The Growth of Diamond Mining in Canada and Implications for Mining Productivity
AbstractDiamond mining in Canada began in 1998, with the first production from the Ekati mine in the Northwest Territories. Since then the Diavik mine has begun production, and two other mines are slated to begin production within two years. Canada’s share of the world value of diamond production was 15 per cent in 2003, the third largest worldwide. These mines are all located in the northern regions of Canada, and hence contribute substantially to the growth of these regions. Diamond production accounted for 19.9 per cent of total real output in the Northwest Territories in 2002, representing a phenomenal impact, especially given that the industry did not exist five years before. Given the very high level of output per hour in the diamond mining industry ?reflecting a high degree of economic rent ?and the strong expected growth of the industry in the coming years, the labour productivity growth of the overall mining industry will be favourably affected. Based on a rough simulation of the growth of the Canadian diamond mining industry in the 2001-2006 period, average annual labour productivity growth in the overall mining industry will be between one and two percentage points higher than if the diamond mining industry did not exist. Although the mining of rough diamonds is lucrative in itself, there is also much value added in the manufacture and retailing of diamond jewelry. Investment by Canadian firms in each stage of the diamond pipeline could promise large returns due to the very high value added associated with the overall diamond industry.
Download InfoIf you experience problems downloading a file, check if you have the proper application to view it first. In case of further problems read the IDEAS help page. Note that these files are not on the IDEAS site. Please be patient as the files may be large.
Bibliographic InfoPaper provided by Centre for the Study of Living Standards in its series CSLS Research Reports with number 2004-09.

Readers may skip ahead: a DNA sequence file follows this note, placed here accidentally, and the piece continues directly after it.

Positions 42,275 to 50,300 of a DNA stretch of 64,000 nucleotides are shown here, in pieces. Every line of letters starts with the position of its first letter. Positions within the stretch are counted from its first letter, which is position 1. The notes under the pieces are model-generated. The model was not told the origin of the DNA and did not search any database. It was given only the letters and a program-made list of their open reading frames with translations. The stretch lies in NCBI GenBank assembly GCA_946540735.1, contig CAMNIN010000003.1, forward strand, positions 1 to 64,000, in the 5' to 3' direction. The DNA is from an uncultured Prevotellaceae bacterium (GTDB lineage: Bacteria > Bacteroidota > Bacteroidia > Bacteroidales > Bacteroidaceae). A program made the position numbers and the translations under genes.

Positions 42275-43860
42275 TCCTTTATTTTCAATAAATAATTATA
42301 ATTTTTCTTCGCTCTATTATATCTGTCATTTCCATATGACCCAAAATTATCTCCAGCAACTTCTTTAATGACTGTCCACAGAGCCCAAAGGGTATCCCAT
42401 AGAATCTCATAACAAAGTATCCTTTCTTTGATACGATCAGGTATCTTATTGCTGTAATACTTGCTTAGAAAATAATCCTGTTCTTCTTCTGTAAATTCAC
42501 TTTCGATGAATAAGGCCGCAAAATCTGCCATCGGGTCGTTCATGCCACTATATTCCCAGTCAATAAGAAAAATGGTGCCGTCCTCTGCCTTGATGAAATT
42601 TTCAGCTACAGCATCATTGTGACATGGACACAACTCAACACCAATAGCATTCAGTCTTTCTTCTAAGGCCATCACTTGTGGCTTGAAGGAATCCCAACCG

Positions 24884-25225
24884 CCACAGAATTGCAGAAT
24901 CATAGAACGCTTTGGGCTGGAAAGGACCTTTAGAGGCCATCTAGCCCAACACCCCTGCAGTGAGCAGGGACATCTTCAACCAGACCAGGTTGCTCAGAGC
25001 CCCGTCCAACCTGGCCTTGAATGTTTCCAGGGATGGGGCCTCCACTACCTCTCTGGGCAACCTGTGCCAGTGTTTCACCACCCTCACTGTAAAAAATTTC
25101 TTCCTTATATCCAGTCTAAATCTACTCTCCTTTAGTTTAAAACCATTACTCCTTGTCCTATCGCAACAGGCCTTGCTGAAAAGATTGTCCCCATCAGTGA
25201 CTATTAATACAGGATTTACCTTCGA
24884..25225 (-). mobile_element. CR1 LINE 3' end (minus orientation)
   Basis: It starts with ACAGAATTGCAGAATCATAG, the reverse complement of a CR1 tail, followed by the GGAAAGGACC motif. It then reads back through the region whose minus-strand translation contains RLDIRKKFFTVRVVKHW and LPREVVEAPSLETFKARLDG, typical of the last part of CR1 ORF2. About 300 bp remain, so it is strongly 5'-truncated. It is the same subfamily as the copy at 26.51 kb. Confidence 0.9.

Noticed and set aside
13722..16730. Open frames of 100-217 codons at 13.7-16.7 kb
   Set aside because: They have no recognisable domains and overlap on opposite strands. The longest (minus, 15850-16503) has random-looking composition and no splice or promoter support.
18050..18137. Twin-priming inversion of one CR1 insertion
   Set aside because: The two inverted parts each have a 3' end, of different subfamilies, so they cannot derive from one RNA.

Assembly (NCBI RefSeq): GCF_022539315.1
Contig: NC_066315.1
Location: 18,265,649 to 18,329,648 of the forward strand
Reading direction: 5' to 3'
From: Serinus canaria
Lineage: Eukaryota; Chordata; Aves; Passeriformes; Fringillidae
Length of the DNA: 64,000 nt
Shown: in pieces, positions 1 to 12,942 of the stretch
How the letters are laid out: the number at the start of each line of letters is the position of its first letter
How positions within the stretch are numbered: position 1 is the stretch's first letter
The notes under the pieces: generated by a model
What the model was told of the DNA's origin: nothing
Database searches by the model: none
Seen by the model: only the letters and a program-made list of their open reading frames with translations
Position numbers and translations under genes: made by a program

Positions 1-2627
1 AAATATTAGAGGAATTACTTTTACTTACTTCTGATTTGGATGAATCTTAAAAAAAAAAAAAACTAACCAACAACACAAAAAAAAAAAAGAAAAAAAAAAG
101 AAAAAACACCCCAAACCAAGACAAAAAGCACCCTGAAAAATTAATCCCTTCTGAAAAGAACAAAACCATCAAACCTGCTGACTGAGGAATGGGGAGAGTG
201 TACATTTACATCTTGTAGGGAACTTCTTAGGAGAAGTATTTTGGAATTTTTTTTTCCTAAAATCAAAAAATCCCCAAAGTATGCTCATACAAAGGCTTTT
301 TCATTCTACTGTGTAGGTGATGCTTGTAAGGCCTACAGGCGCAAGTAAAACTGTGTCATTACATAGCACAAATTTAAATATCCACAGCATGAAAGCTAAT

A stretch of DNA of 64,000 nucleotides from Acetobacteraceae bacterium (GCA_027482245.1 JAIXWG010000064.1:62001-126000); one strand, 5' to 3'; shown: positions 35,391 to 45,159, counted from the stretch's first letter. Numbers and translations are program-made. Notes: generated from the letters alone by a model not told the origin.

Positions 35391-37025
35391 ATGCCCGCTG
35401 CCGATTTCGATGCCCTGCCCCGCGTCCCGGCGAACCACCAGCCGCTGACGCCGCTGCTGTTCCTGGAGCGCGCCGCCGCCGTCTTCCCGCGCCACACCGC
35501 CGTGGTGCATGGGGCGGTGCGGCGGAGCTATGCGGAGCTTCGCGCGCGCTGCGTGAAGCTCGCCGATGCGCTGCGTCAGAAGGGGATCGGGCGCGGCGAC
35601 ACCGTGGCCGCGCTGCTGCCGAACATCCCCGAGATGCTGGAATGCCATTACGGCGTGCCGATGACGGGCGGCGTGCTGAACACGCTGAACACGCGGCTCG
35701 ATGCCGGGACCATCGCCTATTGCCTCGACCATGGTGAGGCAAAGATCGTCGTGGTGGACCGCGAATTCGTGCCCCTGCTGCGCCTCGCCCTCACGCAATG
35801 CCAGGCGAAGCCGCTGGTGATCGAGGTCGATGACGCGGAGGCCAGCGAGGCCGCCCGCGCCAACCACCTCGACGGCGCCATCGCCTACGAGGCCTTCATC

Date of creation: Oct 2004
Date of revision:
Find related papers by JEL classification:
- L72 - Industrial Organization - - Industry Studies: Primary Products and Construction - - - Mining, Extraction, and Refining: Other Nonrenewable Resources
- J24 - Labor and Demographic Economics - - Demand and Supply of Labor - - - Human Capital; Skills; Occupational Choice; Labor Productivity
This paper has been announced in the following NEP Reports:
Please report citation or reference errors to , or , if you are the registered author of the cited work, log in to your RePEc Author Service profile, click on "citations" and make appropriate adjustments.:
- Manishi Prasad & Peter Wahlqvist & Rich Shikiar & Ya-Chen Tina Shih, 2004. "A," PharmacoEconomics, Springer Healthcare | Adis, vol. 22(4), pages 225-244.
- Paul M. Romer, 1987. "Crazy Explanations for the Productivity Slowdown," NBER Chapters, in: NBER Macroeconomics Annual 1987, Volume 2, pages 163-210 National Bureau of Economic Research, Inc.
- Centre for the Study of Living Standards, 2003. "Productivity Trends in Natural Resources Industries in Canada," CSLS Research Reports 2003-01, Centre for the Study of Living Standards.
For technical questions regarding this item, or to correct its authors, title, abstract, bibliographic or download information, contact: (Whitney Hamilton) The email address of this maintainer does not seem to be valid anymore. Please ask Whitney Hamilton to update the entry or send us the correct address.
If references are entirely missing, you can add them using this form.